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Does the buy-side have the best strats jobs? Not necessarily

"Strats"are getting everywhere. The etymology of the term goes back Goldman Sachs in the 1990s, but strats have now pervaded much of the sell-side and making their way across the buy-side too.  Arch-strat Sam Wisnia joined Eisler Capital in 2018 and the fund has recently been spied picking-off strats from Deutsche Bank and Morgan Stanley in New York City as it builds an American team.

Not all strats bear the label. Vikram Tandon, head of alternative assets recruitment firm Tardis Group in New York City, says a strat on the buy-side is similar to a quant researcher, but to be distinguished from a quant developer. "The big difference between quant developers and quant researchers is that researchers come up with the strategy, model the strategy and implement it," says Tandon. "Developers focus on putting the software together.”

As well as Wisnia, Eisler's strats include people like Angelo Haritsis, another ex-Goldman Strat and former MD on the fixed income team. The assembled group of banking strat refugees are both conducting quant research and building out a suite of analytics tools, and Tandon says other funds are doing much the same: "There's demand across all firms, even systematic macro firms are hiring guys who can come in and provide the portfolio managers with additional insight." 

Sell-side strats get bigger budgets and bigger problems

Does this mean that moving from a strats job on the sell-side to a strats job on the buy-side is now a good idea? Not always. One strat who's made the move says that although hedge funds are now realizing the value of investing in analytics to help generate alpha, budgets are bigger and compensation can be higher on the sell-side. "If you're a master of Martingale Transport or Arrow Debreu, front office strats jobs on the sell-side are the better place to be," he says. "The sell-side has a deeper set of interesting topics to solve, and more stable platforms to solve them."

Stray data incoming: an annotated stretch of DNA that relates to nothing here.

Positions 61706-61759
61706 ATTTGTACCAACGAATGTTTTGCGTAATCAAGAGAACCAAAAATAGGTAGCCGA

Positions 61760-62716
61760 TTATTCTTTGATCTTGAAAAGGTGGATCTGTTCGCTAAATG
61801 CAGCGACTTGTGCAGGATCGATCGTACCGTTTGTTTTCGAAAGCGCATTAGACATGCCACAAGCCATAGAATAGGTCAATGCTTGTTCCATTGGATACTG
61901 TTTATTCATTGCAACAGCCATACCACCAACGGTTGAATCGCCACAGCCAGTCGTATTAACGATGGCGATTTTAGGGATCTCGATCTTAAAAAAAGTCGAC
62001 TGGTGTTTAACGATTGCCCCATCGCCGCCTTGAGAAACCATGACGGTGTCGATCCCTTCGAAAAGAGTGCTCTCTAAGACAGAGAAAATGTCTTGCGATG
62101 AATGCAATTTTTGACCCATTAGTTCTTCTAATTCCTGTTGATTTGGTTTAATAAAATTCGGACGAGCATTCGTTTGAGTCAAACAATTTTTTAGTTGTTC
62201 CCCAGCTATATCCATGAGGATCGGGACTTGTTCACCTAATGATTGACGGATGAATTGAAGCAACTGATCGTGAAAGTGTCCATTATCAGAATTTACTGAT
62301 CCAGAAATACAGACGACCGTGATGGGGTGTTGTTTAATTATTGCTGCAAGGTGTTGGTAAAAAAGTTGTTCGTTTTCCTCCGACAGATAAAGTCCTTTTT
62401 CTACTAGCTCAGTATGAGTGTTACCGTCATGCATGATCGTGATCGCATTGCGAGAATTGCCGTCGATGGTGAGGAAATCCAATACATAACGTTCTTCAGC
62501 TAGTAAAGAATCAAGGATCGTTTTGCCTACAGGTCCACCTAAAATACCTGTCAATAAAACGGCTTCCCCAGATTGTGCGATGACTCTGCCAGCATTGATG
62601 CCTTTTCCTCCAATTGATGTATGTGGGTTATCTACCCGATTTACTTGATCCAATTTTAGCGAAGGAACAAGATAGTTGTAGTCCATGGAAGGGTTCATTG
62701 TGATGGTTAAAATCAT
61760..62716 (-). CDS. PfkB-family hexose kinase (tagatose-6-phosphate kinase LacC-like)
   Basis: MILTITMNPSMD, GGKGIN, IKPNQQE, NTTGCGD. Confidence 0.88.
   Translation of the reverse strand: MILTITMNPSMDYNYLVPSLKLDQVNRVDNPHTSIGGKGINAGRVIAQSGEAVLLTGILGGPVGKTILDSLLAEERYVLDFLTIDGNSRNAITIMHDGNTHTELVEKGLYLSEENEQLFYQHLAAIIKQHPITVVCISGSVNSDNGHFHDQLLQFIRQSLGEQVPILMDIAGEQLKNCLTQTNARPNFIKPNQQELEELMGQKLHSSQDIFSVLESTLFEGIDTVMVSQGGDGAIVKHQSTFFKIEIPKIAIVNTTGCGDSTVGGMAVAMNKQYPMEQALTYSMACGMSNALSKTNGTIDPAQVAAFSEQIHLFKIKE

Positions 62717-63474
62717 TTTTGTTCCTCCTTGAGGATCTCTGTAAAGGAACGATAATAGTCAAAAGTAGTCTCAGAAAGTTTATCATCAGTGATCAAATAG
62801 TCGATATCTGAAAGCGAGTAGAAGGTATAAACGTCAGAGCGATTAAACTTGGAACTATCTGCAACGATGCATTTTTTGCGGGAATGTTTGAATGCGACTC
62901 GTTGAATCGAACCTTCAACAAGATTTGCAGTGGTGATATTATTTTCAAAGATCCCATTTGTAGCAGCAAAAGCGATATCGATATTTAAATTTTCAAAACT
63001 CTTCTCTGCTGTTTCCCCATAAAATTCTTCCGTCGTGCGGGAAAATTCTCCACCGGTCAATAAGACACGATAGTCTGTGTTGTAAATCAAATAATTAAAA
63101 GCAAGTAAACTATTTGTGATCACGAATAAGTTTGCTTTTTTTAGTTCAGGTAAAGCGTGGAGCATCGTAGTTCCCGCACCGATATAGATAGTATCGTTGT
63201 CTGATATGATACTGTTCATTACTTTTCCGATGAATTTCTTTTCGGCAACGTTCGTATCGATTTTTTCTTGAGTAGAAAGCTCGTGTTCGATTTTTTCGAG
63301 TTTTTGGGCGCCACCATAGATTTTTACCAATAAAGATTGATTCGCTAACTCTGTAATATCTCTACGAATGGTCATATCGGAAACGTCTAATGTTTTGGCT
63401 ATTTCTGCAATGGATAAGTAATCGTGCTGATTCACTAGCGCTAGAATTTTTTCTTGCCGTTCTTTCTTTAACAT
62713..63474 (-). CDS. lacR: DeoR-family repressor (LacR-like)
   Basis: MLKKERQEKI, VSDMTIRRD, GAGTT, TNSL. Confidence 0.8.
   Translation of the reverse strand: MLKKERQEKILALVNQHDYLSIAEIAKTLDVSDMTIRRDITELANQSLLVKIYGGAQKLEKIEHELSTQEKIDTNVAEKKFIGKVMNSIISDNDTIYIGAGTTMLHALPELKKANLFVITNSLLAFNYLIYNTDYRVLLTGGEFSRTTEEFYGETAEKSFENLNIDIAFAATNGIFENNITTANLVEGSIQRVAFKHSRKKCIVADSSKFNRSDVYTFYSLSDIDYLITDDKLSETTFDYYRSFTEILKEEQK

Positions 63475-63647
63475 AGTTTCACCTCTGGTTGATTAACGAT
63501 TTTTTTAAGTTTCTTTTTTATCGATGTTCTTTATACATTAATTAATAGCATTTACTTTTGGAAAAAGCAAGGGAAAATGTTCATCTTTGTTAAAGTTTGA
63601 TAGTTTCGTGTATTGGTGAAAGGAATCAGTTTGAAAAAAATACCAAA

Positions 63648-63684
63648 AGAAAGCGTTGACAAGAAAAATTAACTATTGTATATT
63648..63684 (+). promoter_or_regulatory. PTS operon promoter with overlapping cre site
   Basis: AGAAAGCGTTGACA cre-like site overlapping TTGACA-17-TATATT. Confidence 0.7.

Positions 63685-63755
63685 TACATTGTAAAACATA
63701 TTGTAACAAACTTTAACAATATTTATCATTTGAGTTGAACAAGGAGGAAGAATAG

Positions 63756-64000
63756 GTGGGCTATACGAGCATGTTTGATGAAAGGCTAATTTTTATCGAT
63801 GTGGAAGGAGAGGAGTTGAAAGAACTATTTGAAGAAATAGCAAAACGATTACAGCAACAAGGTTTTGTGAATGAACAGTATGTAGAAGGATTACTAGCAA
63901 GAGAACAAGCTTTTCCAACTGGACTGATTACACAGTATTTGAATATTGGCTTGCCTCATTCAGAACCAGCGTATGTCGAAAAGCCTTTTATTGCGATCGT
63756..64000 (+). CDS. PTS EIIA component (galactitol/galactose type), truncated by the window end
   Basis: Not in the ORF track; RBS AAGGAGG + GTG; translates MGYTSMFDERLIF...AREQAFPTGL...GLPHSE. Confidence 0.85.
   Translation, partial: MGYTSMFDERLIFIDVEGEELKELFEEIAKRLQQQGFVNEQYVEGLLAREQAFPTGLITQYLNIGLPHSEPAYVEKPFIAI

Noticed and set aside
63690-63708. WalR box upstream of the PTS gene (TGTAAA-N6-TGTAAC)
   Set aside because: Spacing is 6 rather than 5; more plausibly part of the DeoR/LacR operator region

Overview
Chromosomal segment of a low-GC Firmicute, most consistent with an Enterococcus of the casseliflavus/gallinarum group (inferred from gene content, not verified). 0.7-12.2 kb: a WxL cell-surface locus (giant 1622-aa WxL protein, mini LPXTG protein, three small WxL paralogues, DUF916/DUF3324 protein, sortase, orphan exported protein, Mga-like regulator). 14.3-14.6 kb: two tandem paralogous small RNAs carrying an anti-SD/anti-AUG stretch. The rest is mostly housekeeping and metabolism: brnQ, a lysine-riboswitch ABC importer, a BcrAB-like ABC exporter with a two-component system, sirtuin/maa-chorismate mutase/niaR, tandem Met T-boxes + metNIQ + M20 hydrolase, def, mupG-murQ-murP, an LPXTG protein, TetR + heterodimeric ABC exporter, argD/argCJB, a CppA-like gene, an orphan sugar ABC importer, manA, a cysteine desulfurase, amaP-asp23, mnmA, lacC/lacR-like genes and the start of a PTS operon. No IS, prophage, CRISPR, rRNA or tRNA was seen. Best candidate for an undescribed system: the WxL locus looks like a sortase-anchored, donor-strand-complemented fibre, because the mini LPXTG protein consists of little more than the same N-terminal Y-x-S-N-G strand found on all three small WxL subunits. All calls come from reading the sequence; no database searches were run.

On the sell-side, problems addressed by front office strats can encompass anything from capital and initial margin requirements, to one way collateral annexes and the true cost of convexity. On the buy-side, strats are all about alpha generation. Buy-side insiders say jobs there can still make sense, but only if your focus is turnaround speed, and the occasional ability to make a very visible contribution to P&L. 

Buy-side firms' enthusiasm for quant talent is highlighted in the latest survey of 66 buy-side firms by Coalition Greenwich. However, there are signs, too, that their enthusiasm for quants may be waning.  - Their number one hiring priority in the next three years is actual fundamental analysts, followed by ESG analysts. Quants come in third. 

Click here to create a profile on eFinancialCareers. Make yourself visible to recruiters hiring for strats jobs in both banks AND the buy-side. 

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AUTHORSarah Butcher Global Editor

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